Thursday, September 19, 2002

Jesse Joe Patrick
September 17, 2002


The skinny: Patrick, was sentenced to death for the 1989 rape and murder of a neighbor. Patrick was found guilty of brutally killing 80-year-old Nina Rutherford on the night of July 8, 1989.

OJ REDUX: Police obtained a search warrant and searched Patrick's house the next day, finding a sock caked in dried blood, an amount of toilet paper with dried blood on it, and a pair of denim jeans also covered in blood. Testing showed the blood on the sock and toilet paper to be a genetic match with Redd's; Patrick's girlfriend identified the butcher knife as her's and a partial palm print from Redd's bathroom window sill matched Patrick's.

ANGER WOMAN: Wearing a red shirt, Patrick made no final statement. After a few moments, Patrick made one long sputter and lost consciousness. His wife began to sob and emitted a loud wail. After a few moments, she turned away and began to address Texas Department of Criminal Justice employees in the room with her, calling them "bastards." "I hope you are satisfied now," she said. "You ought to do something about your justice system. This is a disgrace and you should be ashamed of yourselves."

Ron Shamburger
September 18, 2002

LAST MEAL: Nachos with chili and cheese, one bowl of sliced jalapenos, one bowl of picante sauce, two large onions (sliced and grilled), tacos (with fresh tomatoes, lettuce, and cheese), and toasted corn tortilla shells.

Texas Man Executed for Murder of College Student

The skinny: Shamburger killed a fellow student at Texas A&M University while burglarizing her home in 1994. He was condemned for murdering Lori Baker, 20, after he broke into her College Station, Texas, home on Sept. 30, 1994, to steal money. Baker, who months before had gone dancing with Shamburger, awoke to find him in her bedroom, so he shot her in the head. He then used a knife to try to remove the bullet from her head and when he could not find it, poured gasoline over her body and set it on fire. Shortly after the murder, Shamburger went to the College Station Police Department to turn himself in, emptying the bullets from his gun on the floor while he did so.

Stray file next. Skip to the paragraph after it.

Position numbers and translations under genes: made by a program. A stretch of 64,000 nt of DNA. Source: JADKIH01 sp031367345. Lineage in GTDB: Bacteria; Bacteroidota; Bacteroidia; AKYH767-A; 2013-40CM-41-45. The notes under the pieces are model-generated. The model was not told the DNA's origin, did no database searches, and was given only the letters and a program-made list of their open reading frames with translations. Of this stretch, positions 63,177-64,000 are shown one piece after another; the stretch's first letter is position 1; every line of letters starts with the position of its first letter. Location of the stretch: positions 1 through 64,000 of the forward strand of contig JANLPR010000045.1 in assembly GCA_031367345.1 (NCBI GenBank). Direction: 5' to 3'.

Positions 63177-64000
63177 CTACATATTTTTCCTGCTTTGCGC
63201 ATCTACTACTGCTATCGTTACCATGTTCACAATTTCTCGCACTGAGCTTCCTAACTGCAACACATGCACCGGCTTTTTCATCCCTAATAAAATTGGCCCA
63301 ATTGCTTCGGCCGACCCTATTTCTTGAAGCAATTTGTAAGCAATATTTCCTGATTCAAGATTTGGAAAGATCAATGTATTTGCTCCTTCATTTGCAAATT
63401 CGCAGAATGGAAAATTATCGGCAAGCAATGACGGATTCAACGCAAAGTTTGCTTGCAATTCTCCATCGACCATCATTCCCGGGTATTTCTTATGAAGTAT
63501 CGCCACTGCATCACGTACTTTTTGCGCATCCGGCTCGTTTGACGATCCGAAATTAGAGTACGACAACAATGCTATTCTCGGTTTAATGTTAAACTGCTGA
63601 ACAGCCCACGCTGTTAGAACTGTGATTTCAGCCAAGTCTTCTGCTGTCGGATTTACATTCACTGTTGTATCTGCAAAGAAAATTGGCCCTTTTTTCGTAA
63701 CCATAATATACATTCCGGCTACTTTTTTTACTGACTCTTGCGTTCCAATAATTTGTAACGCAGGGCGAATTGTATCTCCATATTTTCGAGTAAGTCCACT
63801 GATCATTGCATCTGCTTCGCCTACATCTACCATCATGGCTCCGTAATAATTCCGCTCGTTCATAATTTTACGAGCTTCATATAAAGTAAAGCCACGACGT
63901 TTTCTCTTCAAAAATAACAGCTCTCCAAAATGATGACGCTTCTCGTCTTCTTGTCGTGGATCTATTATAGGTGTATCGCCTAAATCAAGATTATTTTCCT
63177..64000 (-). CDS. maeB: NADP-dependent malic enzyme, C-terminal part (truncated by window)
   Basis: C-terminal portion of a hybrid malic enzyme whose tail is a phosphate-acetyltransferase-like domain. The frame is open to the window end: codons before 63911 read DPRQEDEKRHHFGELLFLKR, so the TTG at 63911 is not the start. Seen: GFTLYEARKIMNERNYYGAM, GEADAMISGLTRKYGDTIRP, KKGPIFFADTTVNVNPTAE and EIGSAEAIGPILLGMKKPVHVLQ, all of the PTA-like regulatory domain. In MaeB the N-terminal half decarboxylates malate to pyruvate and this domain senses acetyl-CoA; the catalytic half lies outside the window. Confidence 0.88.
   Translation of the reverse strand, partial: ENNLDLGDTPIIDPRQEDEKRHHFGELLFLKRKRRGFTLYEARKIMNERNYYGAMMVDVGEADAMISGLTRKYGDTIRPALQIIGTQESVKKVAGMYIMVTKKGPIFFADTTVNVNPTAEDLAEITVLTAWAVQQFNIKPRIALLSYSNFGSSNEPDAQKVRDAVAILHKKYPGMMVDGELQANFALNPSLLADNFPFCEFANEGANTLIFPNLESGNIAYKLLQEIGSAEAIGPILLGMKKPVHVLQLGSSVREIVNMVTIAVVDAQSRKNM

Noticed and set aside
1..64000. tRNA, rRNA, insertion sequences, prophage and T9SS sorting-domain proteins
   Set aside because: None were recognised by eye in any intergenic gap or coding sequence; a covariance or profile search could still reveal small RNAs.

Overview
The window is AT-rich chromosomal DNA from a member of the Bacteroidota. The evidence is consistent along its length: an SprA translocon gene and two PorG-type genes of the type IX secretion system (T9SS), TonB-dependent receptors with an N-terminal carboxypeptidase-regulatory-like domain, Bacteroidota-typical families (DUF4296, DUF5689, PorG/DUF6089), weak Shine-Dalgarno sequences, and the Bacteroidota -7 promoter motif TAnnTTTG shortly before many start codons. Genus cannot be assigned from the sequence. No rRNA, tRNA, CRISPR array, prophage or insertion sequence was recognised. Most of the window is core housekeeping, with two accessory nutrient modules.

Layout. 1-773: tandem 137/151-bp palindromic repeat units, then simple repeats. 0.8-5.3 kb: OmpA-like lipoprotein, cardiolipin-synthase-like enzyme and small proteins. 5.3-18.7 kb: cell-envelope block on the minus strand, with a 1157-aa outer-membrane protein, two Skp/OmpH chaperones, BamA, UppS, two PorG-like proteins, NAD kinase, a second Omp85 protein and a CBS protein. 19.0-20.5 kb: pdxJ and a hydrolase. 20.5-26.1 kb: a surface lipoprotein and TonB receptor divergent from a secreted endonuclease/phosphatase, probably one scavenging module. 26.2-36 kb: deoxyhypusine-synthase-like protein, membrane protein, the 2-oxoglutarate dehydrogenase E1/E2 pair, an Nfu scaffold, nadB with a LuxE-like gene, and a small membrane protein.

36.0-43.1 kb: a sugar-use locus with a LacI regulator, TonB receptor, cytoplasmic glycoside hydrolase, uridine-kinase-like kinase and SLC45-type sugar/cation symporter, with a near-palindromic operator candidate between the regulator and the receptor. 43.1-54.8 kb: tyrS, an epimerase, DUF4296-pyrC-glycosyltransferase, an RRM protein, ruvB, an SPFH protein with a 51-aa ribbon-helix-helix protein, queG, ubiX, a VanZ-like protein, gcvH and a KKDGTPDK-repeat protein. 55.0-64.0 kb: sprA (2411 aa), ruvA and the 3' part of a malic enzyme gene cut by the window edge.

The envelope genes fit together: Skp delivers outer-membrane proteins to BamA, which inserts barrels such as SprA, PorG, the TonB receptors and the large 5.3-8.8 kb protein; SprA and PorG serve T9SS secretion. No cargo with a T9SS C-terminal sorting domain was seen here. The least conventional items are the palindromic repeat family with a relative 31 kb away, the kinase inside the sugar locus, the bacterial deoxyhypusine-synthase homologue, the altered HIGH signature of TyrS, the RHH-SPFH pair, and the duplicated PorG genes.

Last moments: In a final statement while strapped to a gurney in the Texas death chamber, Shamburger quoted extensively from the Bible and apologized to Baker's family, several members of whom witnessed the execution.

Factoids: Shamburger was the second person in two days and the 26th person this year put to death in Texas. Shamburger was the 282nd person put to death in Texas since the state resumed capital punishment in 1982, six years after a U.S. Supreme Court decision lifted a national death penalty ban.

Wednesday, September 18, 2002


Six Sentenced to Death for Gang Rape in Pakistan

A Pakistani court on Sunday sentenced six men to death for the gang rape of a woman on the orders of a traditional village jury.

Four men were sentenced to death for committing the rape and two others for serving on the village jury that authorized the crime.

"The four rapists and two jurors have been given the death penalty and a fine of 40,000 rupees ($675) each.

The victim said she was raped by four men after approaching the traditional jury, or panchayat, in Meerawali to settle a dispute with the rival Mastoi clan. Mai said she went to the jury after her 12-year-old brother Abdul Shakoor was kidnapped and sodomized by members of Mastoi family as a punishment for having an illicit affair with one of their relatives.

Gang rapes and "honor" killings are not uncommon in rural Pakistan, the case caused an outcry when it was publicized in national newspapers to highlight the plight of women in rural areas, where feudal behavior codes still rule.

Village councils are often convened to settle local disputes and women often end up as pawns of village elders.

Dozens of gang rapes and "honor" killings were recorded in Punjab this year alone. The latter involves the murder of women by fathers or brothers for "crimes" such as marrying without the consent of male family members.


'Dead Man Walking' Premieres in N.Y.

NEW YORK (AP) - Jake Heggie's "Dead Man Walking" is the most compelling new American opera in decades, and it's easy to see why companies have rushed to stage it.

The three-hour, two-act work, given its world premiere at the San Francisco Opera in October 2000, made its New York debut Friday night to a prolonged ovation for the cast, the composer, librettist Terrence McNally and Sisten Helen Prejean, who wrote the book on which it is based.

Heggie's music is lush and the story gripping — a death-row convict struggling to come to terms with his crime and upcoming execution.

There are influences of Gershwin and Britten in the music, which comes together with greater dramatic success than many other new works. While there is only one real "tune" — the spiritual "He will gather us around" — the music conveys the deep and often-conflicting emotions experienced by Sister Helen and Joseph De Rocher, convicted of rape and murder, and awaiting death by lethal injection.

While the subject matter is heavy, McNally also infuses light touches, such as the convict and the nun finding common emotional ground with their love of Elvis Presley. That provides a stark contrast to the brutal story being portrayed, which includes nudity and profane language.

Other new American operas have their premieres, then disappear after a revival or two. But there is a lot of interest in "Dead Man Walking" — the new staging is a coproduction that includes the Cincinnati Opera, Opera Pacific, the Austin Lyric Opera, the Michigan Opera Theater, the Pittsburgh Opera and the Baltimore Opera. This is a work that appears to have the legs to stick around.